Sunday, February 15, 2009

Early signs of spring: skunk cabbage and honeysuckle

Today the weather is colder than it has been for about a week. We had started filling the bird bath again, because it was so warm all week and the birds were out in abundance. But we woke up this morning and found it covered with ice.

But because the skies were so clear, we decided to bundle up and head out to the woods in Wheaton Regional Park for a short hike despite the cold air. While out there, I found the first sprouts of skunk cabbage were pushing up through the rich, dark mud along the creek. (I cursed the fact that I'd left my camera behind, so no pictures to share... if only I'd learn how to actually use that camera that came in my phone. )

I also noticed that the native trumpet honeysuckle (Lonicera sempervirens) that grows along our fence is leafing out as of this weekend. The leaves are tiny, as you can see in the photo above. But I happened to notice them because they wrap around the posts just outside the kitchen window. It seems early for them to be out, but I also know that corner of our yard is an intensely warm micro-climate. Besides facing southwest, the honeysuckle grows next to a brick wall which absorbs a ton of heat. In fact, the leaves closest to the house are much bigger than those that are on top of the fence.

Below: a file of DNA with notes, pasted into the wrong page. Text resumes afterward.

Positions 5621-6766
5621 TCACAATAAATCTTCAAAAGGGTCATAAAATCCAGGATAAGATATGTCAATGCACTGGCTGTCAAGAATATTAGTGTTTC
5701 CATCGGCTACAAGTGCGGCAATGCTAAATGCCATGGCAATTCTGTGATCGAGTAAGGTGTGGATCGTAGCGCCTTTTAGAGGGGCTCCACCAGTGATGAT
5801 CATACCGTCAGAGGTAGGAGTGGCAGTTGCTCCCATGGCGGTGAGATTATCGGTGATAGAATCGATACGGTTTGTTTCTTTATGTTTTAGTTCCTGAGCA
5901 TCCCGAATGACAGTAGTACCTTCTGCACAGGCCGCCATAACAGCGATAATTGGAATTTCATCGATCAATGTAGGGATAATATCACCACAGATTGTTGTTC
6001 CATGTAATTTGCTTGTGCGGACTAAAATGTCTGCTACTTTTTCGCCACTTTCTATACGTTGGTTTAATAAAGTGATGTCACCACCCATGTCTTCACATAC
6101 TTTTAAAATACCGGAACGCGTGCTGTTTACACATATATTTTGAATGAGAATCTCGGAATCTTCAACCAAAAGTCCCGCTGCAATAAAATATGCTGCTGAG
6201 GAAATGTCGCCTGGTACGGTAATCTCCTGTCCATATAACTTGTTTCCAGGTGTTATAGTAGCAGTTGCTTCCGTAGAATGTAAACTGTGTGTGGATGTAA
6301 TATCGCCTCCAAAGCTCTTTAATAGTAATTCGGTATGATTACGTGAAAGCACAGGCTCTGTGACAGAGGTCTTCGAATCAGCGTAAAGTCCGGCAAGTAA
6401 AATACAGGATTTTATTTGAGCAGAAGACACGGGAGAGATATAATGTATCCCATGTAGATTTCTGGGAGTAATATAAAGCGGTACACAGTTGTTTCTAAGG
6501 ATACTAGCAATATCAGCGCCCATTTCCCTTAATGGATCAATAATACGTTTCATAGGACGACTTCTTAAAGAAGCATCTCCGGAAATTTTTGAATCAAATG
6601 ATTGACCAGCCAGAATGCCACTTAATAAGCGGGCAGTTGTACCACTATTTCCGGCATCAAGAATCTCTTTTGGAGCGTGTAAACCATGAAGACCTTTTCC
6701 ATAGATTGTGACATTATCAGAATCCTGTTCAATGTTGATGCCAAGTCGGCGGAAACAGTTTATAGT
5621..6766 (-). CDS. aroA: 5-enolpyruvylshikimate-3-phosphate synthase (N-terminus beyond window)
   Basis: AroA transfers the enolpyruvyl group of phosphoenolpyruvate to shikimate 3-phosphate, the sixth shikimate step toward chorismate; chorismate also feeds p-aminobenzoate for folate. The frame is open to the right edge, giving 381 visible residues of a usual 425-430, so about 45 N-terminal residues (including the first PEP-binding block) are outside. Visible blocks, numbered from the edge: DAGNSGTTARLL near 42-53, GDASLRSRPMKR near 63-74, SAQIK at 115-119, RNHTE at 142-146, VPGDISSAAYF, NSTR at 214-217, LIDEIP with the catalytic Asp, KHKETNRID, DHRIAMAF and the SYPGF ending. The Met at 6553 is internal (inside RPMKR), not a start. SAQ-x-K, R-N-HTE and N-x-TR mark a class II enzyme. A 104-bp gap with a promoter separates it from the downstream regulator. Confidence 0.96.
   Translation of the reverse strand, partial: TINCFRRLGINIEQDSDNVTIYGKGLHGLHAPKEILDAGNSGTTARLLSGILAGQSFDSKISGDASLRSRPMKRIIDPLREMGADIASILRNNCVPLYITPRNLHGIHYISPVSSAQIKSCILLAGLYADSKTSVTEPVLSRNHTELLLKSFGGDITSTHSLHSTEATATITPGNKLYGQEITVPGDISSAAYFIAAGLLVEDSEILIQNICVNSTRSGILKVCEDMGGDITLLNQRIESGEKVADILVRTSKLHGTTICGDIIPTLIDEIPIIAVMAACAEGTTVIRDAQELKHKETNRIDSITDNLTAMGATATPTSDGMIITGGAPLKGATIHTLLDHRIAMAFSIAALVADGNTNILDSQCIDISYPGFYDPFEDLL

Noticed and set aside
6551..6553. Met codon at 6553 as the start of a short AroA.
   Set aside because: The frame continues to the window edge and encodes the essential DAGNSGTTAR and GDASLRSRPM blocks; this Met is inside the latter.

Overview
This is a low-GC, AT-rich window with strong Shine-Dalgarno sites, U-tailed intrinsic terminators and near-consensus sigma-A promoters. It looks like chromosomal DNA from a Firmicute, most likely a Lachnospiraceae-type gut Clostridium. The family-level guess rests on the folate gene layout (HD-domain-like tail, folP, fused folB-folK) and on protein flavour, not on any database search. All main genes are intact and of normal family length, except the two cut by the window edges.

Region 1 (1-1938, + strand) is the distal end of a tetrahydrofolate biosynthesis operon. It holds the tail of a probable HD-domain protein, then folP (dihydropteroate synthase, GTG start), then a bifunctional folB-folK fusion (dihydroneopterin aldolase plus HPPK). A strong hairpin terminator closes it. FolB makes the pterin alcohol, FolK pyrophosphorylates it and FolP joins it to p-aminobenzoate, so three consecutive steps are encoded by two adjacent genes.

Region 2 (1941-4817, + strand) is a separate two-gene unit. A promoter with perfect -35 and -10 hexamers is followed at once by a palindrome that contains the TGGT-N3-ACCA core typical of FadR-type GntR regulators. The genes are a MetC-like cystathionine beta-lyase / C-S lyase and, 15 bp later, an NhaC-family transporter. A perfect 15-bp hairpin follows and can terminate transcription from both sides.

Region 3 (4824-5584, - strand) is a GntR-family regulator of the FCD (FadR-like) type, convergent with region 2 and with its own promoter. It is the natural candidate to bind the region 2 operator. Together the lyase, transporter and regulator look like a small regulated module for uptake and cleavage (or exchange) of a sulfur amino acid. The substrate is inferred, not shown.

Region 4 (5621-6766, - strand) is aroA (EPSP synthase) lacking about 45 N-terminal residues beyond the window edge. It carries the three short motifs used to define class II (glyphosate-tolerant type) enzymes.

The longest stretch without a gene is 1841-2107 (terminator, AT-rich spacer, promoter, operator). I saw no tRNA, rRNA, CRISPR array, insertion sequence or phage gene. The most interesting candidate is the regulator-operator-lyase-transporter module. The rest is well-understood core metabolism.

I wonder if anyone else's are out... I will probably ask around on local listservs this afternoon to find out.
I also plan to make an entry about it in Project Budburst. This fantastic project, run by the National Phenology Network, was the subject of a story I wrote for the Voice newspapers last year April. They are using citizen scientists to track the leafing out and blooming of plants in North America, in order to see if the timing of the seasons is changing.

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